A vitamin that stops the aging process of organs

April 28, 2016

Nicotinamide riboside (NR) is pretty amazing. It has already been shown in several studies to be effective in boosting metabolism. And now a team of researchers at EPFL's Laboratory of Integrated Systems Physiology (LISP), headed by Johan Auwerx, has unveiled even more of its secrets. An article written by Hongbo Zhang, a PhD student on the team, was published today in Science and describes the positive effects of NR on the functioning of stem cells. These effects can only be described as restorative.

As , like all mammals, age, the of certain organs (such as the liver and kidneys) and muscles (including the heart) diminishes. Their ability to repair them following an injury is also affected. This leads to many of the disorders typical of aging.

Mitochondria: also useful in stem cells

Hongbo Zhang wanted to understand how the regeneration process deteriorated with age. To do so, he teamed up with colleagues from ETH Zurich, the University of Zurich and universities in Canada and Brazil. Through the use of several markers, he was able to identify the molecular chain that regulates how mitochondria - the "powerhouse" of the cell - function and how they change with age. The role that mitochondria play in metabolism has already been amply demonstrated, "but we were able to show for the first time that their ability to function properly was important for ," said Auwerx.

Under normal conditions, these stem cells, reacting to signals sent by the body, regenerate damaged organs by producing new specific cells. At least in young bodies. "We demonstrated that fatigue in stem cells was one of the main causes of poor regeneration or even degeneration in certain tissues or organs," said Hongbo Zhang.

This is why the researchers wanted to "revitalize" stem cells in the muscles of elderly mice. And they did so by precisely targeting the molecules that help the mitochondria to function properly. "We gave nicotinamide riboside to 2-year-old mice, which is an advanced age for them," said the researcher. "This substance, which is close to vitamin B3, is a precursor of NAD+, a molecule that plays a key role in mitochondrial activity. And our results are extremely promising: muscular regeneration is much better in mice that received NR, and they lived longer than the mice that didn't get it."

A breakthrough for regenerative medicine

Parallel studies have revealed a comparable effect on stem cells of the brain and skin. "This work could have very important implications in the field of ," said Auwerx. "We are not talking about introducing foreign substances into the body but rather restoring the body's ability to repair itself with a product that can be taken with food." This work on the aging process also has potential for treating diseases that can affect - and be fatal - in young people, like muscular dystrophy (myopathy).

So far, no negative side effects have been observed following the use of NR, even at high doses. But caution remains the byword when it comes to this elixir of youth: it appears to boost the functioning of all cells, which could include pathological ones. Further in-depth studies are required.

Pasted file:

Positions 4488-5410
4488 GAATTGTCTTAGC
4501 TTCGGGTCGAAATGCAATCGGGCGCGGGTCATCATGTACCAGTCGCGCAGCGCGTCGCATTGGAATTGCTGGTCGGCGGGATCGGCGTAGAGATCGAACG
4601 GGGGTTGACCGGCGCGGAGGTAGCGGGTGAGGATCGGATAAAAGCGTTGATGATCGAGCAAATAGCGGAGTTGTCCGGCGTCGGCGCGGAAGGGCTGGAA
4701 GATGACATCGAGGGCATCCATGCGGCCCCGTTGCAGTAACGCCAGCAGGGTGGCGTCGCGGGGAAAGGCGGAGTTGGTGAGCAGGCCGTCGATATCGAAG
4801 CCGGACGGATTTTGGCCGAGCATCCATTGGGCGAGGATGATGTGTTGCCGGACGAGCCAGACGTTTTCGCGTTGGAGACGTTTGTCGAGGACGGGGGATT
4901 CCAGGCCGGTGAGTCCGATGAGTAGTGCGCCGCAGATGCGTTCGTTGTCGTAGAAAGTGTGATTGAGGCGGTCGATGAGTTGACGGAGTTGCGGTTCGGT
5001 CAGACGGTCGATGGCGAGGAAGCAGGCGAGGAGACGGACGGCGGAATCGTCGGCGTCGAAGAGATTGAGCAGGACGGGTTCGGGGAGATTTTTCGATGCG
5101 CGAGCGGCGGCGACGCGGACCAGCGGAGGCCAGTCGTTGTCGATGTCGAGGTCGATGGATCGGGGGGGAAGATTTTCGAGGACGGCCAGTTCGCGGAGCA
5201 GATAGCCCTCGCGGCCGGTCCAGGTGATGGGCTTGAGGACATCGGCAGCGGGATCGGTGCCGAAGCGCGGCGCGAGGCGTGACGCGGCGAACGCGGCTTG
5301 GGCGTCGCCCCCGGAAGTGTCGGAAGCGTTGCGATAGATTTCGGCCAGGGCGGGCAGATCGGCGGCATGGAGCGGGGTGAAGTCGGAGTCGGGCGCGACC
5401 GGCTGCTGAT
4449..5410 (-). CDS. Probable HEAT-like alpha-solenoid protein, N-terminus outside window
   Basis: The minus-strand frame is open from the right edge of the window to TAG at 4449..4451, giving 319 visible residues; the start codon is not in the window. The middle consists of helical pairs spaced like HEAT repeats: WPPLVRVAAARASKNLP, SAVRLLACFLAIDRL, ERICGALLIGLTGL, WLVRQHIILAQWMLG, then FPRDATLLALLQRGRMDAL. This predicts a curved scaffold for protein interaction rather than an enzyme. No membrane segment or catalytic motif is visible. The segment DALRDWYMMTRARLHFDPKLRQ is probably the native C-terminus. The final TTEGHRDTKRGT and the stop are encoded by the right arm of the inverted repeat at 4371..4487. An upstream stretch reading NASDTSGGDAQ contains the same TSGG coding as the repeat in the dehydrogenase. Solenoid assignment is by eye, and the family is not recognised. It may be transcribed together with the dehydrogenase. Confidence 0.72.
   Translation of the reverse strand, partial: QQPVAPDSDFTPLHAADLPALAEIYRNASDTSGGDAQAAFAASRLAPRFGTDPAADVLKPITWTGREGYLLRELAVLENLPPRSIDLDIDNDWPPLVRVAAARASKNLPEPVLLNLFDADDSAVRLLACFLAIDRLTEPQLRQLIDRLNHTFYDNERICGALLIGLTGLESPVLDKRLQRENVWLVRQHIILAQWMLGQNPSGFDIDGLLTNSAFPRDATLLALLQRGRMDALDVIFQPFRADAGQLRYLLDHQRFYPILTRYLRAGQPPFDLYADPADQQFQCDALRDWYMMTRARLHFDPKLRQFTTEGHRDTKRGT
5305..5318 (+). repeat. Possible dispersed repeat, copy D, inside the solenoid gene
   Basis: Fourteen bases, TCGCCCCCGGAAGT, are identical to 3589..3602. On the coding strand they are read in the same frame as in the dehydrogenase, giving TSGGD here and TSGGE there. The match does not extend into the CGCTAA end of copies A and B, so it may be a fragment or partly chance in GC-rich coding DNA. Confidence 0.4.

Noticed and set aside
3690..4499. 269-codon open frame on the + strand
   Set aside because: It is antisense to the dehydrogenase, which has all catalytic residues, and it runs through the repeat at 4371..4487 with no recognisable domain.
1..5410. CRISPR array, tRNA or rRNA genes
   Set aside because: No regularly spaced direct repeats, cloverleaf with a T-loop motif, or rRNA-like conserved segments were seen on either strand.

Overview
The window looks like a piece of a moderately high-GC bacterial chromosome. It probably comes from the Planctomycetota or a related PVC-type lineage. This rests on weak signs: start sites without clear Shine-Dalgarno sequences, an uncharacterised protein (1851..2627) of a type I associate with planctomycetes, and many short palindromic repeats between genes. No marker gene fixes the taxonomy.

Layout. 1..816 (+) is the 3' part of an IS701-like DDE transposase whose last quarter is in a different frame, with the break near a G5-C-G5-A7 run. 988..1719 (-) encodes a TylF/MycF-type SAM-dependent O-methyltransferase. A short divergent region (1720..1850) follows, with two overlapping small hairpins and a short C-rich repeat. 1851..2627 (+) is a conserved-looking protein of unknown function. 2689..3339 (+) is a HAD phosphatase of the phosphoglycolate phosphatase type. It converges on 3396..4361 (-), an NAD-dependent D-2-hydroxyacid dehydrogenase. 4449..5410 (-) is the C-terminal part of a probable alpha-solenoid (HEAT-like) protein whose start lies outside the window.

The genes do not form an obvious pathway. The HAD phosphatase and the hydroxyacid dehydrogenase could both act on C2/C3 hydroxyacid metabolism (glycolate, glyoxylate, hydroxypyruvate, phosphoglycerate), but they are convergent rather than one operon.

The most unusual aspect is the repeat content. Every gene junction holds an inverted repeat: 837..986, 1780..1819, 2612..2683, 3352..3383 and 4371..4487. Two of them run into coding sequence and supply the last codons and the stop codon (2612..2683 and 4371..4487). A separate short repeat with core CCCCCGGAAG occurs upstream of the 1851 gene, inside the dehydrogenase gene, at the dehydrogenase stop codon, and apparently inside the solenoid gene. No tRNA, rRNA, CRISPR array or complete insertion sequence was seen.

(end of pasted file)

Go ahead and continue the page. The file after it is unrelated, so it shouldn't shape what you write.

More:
This paper will be published online by the journal Science on Thursday, 28 April, 2016. It is titled: "NAD+ repletion improves mitochondrial and stem cell function and enhances lifespan in mice"

Explore further: Scientists speed up muscle repair—could fight dystrophy

More information: "NAD+ repletion improves mitochondrial and stem cell function and enhances lifespan in mice" Science, DOI: 10.1126/science.aaf2693

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7 comments

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Telekinetic
5 / 5 (1) Apr 28, 2016
There's a product called "Niagen" already available over-the-counter. It's a patented formulation of Nicotinamide Riboside, in case you want to look like a much younger mouse.
philstacy9
not rated yet Apr 28, 2016
david_king
3 / 5 (2) Apr 29, 2016
Skip the pills and just buy the stock. Who wants to live to 150 but run out of money at 75?
They should focus on a supplement that makes voters a little smarter.
NIPSZX
1.5 / 5 (2) Apr 29, 2016
Nicotinic Acid is better on the liver and produces more NAD+ than (NR) plus you can overdose on NR in large amounts. Nice touch with the "further in-depth studies required." I actually tried NR and I had nightmares but I was stressed out due to witnessing a fight so I couldn't peg the nightmares directly to the NR. I have yet to try Nicotinic Acid.
SusejDog
5 / 5 (1) Apr 29, 2016
Nicotinic Acid is better on the liver and produces more NAD+ than (NR) plus you can overdose on NR in large amounts.

NIPSZX, nicotinic acid is just niacin, and a dose higher than 100 mg/day, or mixing even with 100 mg with a strong tea, is practically certain to cause a very annoying flushing reaction. What do you think of nicotinamide instead in say 250-500 mg doses?
Telekinetic
5 / 5 (1) Apr 29, 2016
I'm a nutraceutical fiend, and I take 500 mgs. of niacinamide (nicotinamide) every morning. I also take D-ribose with it in an attempt to mimic the composition of NR after it breaks down into these two compounds in vivo. I also take a number of other proven compounds in sensible amounts. The net result is that I can't be distinguished from the younger mice despite my turning 61 in a few days. These anti-oxidants and cell rejuvenators really do work. I wish I could be a test subject for Calico, Google's longevity research company.
Shootist
4 / 5 (1) May 01, 2016
I was stressed out due to witnessing a fight so I couldn't peg the nightmares directly to the NR.


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